Ideas, tips and inspiration from native plant lovers creating distinctly Australian gardens…
Find your style…
Megan Backhouse, The Age’s Garden writer (and contributor to Native Plant Project) has visited a host of backyards to discover there’s no one size fits all formula to making a garden that feels right.
“It’s about an approach and the first thing is to do nothing. Having settled on a site for a garden there’s no point immediately starting to shift masses of soil or buying plants or ordering in compost. You are better to stand back and observe. Pay attention to the weather and light and to the land’s geology, topography and context. Think about what you want from your garden.”
A favourite gardener using native plants is Fiona Brockoff, who’s designs feel distinctly Australian, leisurely and lived in – but by design.
It also relies on experimentation, following your own imagination and thinking about the cultural heritage (indigenous, industrial, past gardens) of the site…
Brockoff’s garden designs (both her own and those she creates for others) emphasise contrasting forms and foliage, tightly pruning some plants to provide a sense of structure and selecting plants indigenous to the area, favourite natives as well as plants that will thrive in the situation at hand from all over. And a generous dash of whimsy too, Brockoff’s own garden on the Mornington Peninsula includes a thong collection, painted fences and gates in eye-popping colours and other marine flotsam for sculptural interest.
Phillip Withers’ approach to garden design comes from the heart. His spaces – both residential and commercial – are almost painterly in their composition, bringing colour, texture and interest. “Gardens are to be enjoyed, we want to create a sensory experience and a connection back to the landscape,” says Phil.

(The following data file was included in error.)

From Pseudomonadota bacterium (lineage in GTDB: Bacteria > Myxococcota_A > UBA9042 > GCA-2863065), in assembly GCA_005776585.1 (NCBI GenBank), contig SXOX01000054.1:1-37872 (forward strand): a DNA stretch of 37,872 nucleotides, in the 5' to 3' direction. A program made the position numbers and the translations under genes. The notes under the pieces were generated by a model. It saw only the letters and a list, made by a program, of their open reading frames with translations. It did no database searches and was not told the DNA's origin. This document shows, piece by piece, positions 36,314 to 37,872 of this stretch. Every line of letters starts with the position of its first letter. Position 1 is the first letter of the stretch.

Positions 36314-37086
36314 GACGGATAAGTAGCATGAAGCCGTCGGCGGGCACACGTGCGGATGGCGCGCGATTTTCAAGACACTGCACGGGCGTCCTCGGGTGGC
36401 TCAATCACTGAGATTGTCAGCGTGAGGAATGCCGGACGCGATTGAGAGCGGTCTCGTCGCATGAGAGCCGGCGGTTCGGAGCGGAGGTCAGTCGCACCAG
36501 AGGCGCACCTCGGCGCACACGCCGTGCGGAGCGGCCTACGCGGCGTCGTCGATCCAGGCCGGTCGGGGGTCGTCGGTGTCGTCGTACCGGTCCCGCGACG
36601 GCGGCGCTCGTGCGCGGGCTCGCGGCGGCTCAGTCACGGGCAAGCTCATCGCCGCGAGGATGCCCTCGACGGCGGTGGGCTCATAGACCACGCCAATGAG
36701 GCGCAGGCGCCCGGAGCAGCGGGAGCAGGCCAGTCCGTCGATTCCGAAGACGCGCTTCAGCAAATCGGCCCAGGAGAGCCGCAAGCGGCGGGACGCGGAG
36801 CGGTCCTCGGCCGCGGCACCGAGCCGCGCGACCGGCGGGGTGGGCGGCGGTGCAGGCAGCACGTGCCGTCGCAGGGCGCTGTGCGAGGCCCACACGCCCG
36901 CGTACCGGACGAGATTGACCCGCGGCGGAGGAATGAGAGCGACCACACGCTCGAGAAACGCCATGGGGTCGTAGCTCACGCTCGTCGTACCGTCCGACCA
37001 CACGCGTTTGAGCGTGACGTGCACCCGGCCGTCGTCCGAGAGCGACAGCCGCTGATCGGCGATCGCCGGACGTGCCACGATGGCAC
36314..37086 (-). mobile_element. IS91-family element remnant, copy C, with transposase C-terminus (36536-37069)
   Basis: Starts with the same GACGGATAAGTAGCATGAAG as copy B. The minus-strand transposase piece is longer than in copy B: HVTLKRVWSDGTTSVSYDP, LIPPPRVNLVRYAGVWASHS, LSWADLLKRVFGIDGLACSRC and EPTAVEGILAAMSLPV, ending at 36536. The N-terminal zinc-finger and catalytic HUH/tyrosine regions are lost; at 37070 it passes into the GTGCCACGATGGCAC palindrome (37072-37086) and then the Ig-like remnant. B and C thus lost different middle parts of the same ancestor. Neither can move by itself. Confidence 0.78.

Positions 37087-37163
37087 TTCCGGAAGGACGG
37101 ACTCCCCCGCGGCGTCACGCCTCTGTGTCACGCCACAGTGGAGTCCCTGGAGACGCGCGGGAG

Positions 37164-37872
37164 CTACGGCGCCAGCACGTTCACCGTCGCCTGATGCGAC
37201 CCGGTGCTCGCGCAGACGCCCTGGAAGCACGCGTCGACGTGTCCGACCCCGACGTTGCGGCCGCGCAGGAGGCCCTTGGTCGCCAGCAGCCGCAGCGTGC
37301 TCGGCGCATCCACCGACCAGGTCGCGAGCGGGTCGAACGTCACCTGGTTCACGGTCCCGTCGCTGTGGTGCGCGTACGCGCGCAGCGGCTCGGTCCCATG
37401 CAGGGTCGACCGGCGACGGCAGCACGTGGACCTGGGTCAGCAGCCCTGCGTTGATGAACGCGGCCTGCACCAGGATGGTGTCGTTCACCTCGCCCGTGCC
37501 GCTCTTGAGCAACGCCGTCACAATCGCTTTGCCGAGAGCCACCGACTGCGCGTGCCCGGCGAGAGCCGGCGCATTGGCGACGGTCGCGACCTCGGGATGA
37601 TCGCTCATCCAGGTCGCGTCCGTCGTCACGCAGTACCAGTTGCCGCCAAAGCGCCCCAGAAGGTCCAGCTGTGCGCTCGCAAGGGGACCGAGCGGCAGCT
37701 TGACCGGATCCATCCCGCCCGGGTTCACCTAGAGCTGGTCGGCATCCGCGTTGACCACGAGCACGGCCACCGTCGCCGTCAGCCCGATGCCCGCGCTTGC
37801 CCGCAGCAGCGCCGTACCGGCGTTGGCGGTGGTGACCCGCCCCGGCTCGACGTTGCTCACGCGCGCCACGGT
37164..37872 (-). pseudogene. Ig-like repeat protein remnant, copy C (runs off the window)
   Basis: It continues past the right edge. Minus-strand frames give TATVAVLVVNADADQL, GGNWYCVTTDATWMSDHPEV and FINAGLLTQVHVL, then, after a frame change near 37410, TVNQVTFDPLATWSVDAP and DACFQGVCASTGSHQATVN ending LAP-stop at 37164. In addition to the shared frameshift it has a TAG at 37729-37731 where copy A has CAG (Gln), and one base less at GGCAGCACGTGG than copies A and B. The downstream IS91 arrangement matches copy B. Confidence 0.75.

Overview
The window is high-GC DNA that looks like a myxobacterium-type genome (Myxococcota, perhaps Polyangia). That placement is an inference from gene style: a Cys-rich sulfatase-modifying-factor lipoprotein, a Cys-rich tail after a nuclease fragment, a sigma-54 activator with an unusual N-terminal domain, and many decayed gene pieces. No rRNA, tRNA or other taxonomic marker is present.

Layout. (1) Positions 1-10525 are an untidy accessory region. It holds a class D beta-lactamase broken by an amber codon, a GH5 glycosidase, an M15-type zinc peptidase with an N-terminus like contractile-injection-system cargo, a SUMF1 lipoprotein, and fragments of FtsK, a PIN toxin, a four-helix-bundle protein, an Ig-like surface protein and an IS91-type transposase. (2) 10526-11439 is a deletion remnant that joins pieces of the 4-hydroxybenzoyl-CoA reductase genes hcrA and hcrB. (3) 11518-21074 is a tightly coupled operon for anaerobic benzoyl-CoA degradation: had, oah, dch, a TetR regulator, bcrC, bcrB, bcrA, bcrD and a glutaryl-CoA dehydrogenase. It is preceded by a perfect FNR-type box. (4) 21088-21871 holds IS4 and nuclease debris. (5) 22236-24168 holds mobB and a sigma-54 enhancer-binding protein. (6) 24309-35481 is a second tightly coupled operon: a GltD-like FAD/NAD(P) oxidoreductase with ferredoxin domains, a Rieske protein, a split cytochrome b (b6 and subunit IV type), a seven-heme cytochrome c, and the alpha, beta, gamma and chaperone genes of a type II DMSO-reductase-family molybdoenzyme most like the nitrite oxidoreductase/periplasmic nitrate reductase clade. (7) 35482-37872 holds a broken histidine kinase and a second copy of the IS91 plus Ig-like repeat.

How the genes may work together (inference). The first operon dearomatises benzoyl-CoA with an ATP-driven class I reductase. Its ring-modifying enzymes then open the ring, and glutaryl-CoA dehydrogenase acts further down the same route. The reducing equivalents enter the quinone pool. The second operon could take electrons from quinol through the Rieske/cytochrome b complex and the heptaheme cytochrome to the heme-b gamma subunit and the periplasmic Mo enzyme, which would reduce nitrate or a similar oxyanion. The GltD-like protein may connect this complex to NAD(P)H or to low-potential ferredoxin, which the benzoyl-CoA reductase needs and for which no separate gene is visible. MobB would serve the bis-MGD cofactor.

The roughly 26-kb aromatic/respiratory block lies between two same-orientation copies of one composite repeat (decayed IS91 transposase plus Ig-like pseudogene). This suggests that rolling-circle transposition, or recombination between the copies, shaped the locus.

Natives are at the core of most garden designs for Withers, who’s immediate suggestions for bringing natives into your own backyard include:
“Consider planting some beautiful flowering plants to bring the birds back into the landscape, to enjoy or to pick for yourself and put inside. Plants such as Banksias, Acacias, Callistemons and Grevillea are all fantastic plant groups because they’re not only colourful but produce lots of pollen and nectar, bringing birds and bees into the garden.”
A signature statement of Withers’ is also combining local flora with dramatic succulents and cacti plus the generous use of seating and pathways within the garden to help bring people into the space.
“Think of your garden – no matter the size – as somewhere to bring a connection between people and place, somewhere for people to be in and stay.”
A natural choice…
“Decide on your desired colour palette and there will be a native variety you can happily find to use or combine with exotics…”
“I love the colours that can be gained through natives, they are softer and calmer. They work so well in creating a sanctuary through their rambling forms and require so much less maintenance than exotics, what’s not to love?” says Brett Robinson of ACRE Design.
Robinson’s garden designs have a distinct interplay of soft and hard, using natives to quieten architectural lines and bring texture and interest, particularly to smaller spaces. If the idea of all native garden is too much to begin with, Brett suggests trying Australian natives with exotics to create distinct results. The blue grey colour palette and softness of foliage of natives works well with perennial flowers; a favourite to mix is olive trees and prostrate rosemary with our natives.
Reimagine the traditional garden…
This expansive garden on Victoria’s Surf Coast may arguably be one of the largest private native gardens in the country, but its owners believe the approach to its creation is one that can be adopted.
“We wanted to re-imagine the quintessential ‘Australian garden’ based on our extraordinary, weird and beautiful Australian natives. Just like we can visualise an English garden and an Italian garden, a Moroccan garden and a Mexican garden, we wanted to imagine and execute our idea of a native Australian garden.”
The garden adopts quite traditional principles of sweeping lawns and surrounding garden beds that create structure, balance and proportion with layers of different native varieties for beauty, texture and interest.
“We made a lot of mistakes and we will continue making mistakes. That’s part of the joy of it. We keep adding and we keep expanding.”
It’s a philosophy the owners offer to anyone wanting to start a native garden – large or small. “Start slowly, experiment and be ready for failures. It makes the joy of success so much greater.”